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Waging war in the name of women

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Our rulers often push racism to aid their war drives, while telling us they are defending women. Sadie Robinson demolishes their lies—and says liberation can only come from below
Issue 2488
Women leading a protest against war in Syria last month
Women leading a protest against war in Syria last month (Pic: Guy Smallman)

Tory David Cameron apparently wants to protect women and extend their rights, especially if they are Muslim.

He declared last week that Muslim women migrants who don’t learn English could be deported. This will stop them being isolated, he claimed, by encouraging them to “integrate”. Cameron has also pointed to Isis attacks on women to justify bombing Syria.

Those at the top have long claimed that their wars help women—and used anti-Muslim racism to put their case. Examples of this go back hundreds of years.

The Crusades, which began in the late 11th century, saw armies of Christians from western Europe wage war on Muslims. Pope Urban II appealed for

support for these wars by claiming that Muslims had “violated women” and carried out “unspeakable torture before killing them”.

The Crusades turned out to be neither civilising nor liberating. When Crusaders captured Jerusalem in 1099, rotting corpses of Muslim and Jewish inhabitants filled the streets.

People from various classes joined Crusades for different reasons. But those at the top were driven by a desire to seize new land and strengthen western Europe against the Byzantine and Islamic Empires.

At other times the ruling class has rolled out “pro-woman” propaganda when it has felt under threat. During the Irish rebellion against British rule in 1641, reports spread that Irish rebels had ripped open pregnant women and pulled out the foetuses. This helped justify the slaughter of the rebels.

Britain’s press regularly carried stories claiming that Irish Catholics had raped English Protestants throughout the 17th century.

The propaganda depicted Irish men as animalistic and savage. This contrasted to another of Britain’s colonies—India—where men were seen as effeminate and inferior. But both groups were portrayed as a danger to women.


A mutiny of sepoys, Indian soldiers, began the Sepoy Rebellion against British rule in India in 1857. Britain’s rulers feared the rebellion may encourage revolts in other colonies and damage the empire’s reputation.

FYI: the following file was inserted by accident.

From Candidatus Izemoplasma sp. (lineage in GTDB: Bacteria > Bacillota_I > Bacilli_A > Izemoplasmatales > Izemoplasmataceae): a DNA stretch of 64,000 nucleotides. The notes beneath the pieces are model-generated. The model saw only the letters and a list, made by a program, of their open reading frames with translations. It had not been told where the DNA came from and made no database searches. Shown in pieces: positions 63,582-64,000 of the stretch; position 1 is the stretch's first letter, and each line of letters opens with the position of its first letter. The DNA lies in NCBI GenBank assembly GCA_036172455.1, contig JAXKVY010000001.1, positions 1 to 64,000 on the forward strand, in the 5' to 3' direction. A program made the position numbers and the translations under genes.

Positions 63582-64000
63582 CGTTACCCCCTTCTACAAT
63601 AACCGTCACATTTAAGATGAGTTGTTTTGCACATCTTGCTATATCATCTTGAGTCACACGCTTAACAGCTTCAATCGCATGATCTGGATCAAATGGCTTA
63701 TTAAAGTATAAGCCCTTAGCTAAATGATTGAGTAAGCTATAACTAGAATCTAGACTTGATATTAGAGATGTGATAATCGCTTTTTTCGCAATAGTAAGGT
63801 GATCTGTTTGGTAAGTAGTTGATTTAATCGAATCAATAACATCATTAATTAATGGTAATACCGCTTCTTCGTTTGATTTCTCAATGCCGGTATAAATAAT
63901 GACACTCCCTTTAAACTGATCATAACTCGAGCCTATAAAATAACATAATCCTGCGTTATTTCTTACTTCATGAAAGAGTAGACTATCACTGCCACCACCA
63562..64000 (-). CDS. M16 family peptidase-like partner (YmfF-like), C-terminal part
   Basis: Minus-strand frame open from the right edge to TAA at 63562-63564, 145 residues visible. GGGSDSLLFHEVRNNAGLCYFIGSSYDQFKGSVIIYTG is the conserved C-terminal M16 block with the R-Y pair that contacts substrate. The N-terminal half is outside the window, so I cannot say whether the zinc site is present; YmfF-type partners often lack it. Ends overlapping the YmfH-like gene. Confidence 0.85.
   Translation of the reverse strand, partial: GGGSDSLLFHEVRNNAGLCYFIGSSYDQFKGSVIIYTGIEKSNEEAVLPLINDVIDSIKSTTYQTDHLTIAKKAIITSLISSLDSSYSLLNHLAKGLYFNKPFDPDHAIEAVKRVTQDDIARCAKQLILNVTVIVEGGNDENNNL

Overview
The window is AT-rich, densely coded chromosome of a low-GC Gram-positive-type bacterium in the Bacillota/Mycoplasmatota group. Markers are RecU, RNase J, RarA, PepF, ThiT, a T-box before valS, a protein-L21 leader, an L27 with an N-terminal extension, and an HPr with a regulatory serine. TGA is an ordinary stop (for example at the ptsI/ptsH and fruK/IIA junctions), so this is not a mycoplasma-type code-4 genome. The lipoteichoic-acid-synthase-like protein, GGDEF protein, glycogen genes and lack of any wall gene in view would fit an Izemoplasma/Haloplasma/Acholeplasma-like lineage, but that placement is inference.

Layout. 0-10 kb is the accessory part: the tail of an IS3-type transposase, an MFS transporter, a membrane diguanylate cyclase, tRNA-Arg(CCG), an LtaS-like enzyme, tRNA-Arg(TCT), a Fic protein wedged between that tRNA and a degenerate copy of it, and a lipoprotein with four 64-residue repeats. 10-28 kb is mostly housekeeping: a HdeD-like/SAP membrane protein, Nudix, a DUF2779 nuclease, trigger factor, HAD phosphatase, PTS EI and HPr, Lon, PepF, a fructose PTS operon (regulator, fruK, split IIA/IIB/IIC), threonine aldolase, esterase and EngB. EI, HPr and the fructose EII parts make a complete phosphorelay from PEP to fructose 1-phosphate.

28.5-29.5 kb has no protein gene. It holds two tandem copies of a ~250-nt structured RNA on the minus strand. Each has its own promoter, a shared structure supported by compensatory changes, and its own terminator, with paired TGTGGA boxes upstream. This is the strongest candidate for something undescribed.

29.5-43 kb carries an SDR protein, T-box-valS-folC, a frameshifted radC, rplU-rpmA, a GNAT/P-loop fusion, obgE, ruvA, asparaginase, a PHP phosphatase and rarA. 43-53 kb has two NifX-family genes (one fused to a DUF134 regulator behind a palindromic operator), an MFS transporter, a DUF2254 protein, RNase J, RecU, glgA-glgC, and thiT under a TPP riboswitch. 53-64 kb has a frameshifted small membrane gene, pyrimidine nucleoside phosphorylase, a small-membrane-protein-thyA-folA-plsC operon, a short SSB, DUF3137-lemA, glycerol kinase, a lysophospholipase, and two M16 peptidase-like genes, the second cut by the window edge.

They needed to boost support for their attempt to put down the mutiny and reassert their control. The British and colonial press began to run stories about the rape of European women. An official inquiry later found no evidence for the claims.

The propaganda rested on the idea that women living in “backward” cultures—often Islamic ones—need enlightened, progressive men—white and Western—to rescue them.

In the Victorian period the ruling class claimed the British Empire was “civilising” countries that didn’t share their morals.

Lord Cromer led the British occupation of Egypt in 1882. Cromer claimed that women’s oppression was at the heart of Islam’s “backwardness” and that the veil was an obstacle to “civilising” Muslim societies.

Yet the British in Egypt blocked access to higher education and increased primary education fees, disproportionately hitting women.

Cromer opposed the training of female doctors because he felt that a woman’s place was in the home. On his return to Britain he founded the Men’s League for Opposing Women’s Suffrage.

Our rulers are prepared to invent atrocities to whip up support for their bloodiest actions.

British propaganda during the First World War claimed that German forces were raping Belgian women and cutting off their breasts. An official document, the Bryce report, backed up many of these claims.

Later investigations found no evidence for them.

Muslim women protesting against war in Afghanistan in 2010

Muslim women protesting against war in Afghanistan in 2010 (Pic: Guy Smallman)

Warmongers hoped that a number of highly publicised atrocities, apparently committed by Colonel Gaddafi’s forces, would boost support for war in Libya in 2011.

Gaddafi’s forces were said to have been given Viagra and to be using rape as a weapon of war. US intelligence later admitted that this wasn’t true—but by then war had been waged.

In the run-up to the US-led war on Iraq in 1991, a 15 year old Kuwaiti girl gave evidence to a Congressional Human Rights Caucus. “Nayirah” was said to be a volunteer nursing assistant.